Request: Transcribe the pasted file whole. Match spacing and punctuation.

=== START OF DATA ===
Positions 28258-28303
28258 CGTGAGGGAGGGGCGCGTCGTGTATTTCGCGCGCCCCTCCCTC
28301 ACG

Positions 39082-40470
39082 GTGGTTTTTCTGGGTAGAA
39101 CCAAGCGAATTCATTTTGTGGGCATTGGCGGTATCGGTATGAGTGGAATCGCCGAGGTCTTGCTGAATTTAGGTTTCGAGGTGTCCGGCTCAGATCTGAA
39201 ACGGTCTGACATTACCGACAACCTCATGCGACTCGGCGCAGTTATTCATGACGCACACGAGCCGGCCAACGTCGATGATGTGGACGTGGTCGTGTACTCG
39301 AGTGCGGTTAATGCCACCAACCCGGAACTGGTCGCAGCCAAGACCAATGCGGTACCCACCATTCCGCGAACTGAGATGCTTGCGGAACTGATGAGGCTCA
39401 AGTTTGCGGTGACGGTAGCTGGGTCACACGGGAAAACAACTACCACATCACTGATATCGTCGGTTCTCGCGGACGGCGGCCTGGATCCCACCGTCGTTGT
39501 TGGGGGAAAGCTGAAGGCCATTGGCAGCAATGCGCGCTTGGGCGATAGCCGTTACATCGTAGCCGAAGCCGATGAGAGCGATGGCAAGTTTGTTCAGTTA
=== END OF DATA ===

Positions 28258-28303
28258 CGTGAGGGAGGGGCGCGTCGTGTATTTCGCGCGCCCCTCCCTC
28301 ACG

Positions 39082-40470
39082 GTGGTTTTTCTGGGTAGAA
39101 CCAAGCGAATTCATTTTGTGGGCATTGGCGGTATCGGTATGAGTGGAATCGCCGAGGTCTTGCTGAATTTAGGTTTCGAGGTGTCCGGCTCAGATCTGAA
39201 ACGGTCTGACATTACCGACAACCTCATGCGACTCGGCGCAGTTATTCATGACGCACACGAGCCGGCCAACGTCGATGATGTGGACGTGGTCGTGTACTCG
39301 AGTGCGGTTAATGCCACCAACCCGGAACTGGTCGCAGCCAAGACCAATGCGGTACCCACCATTCCGCGAACTGAGATGCTTGCGGAACTGATGAGGCTCA
39401 AGTTTGCGGTGACGGTAGCTGGGTCACACGGGAAAACAACTACCACATCACTGATATCGTCGGTTCTCGCGGACGGCGGCCTGGATCCCACCGTCGTTGT
39501 TGGGGGAAAGCTGAAGGCCATTGGCAGCAATGCGCGCTTGGGCGATAGCCGTTACATCGTAGCCGAAGCCGATGAGAGCGATGGCAAGTTTGTTCAGTTA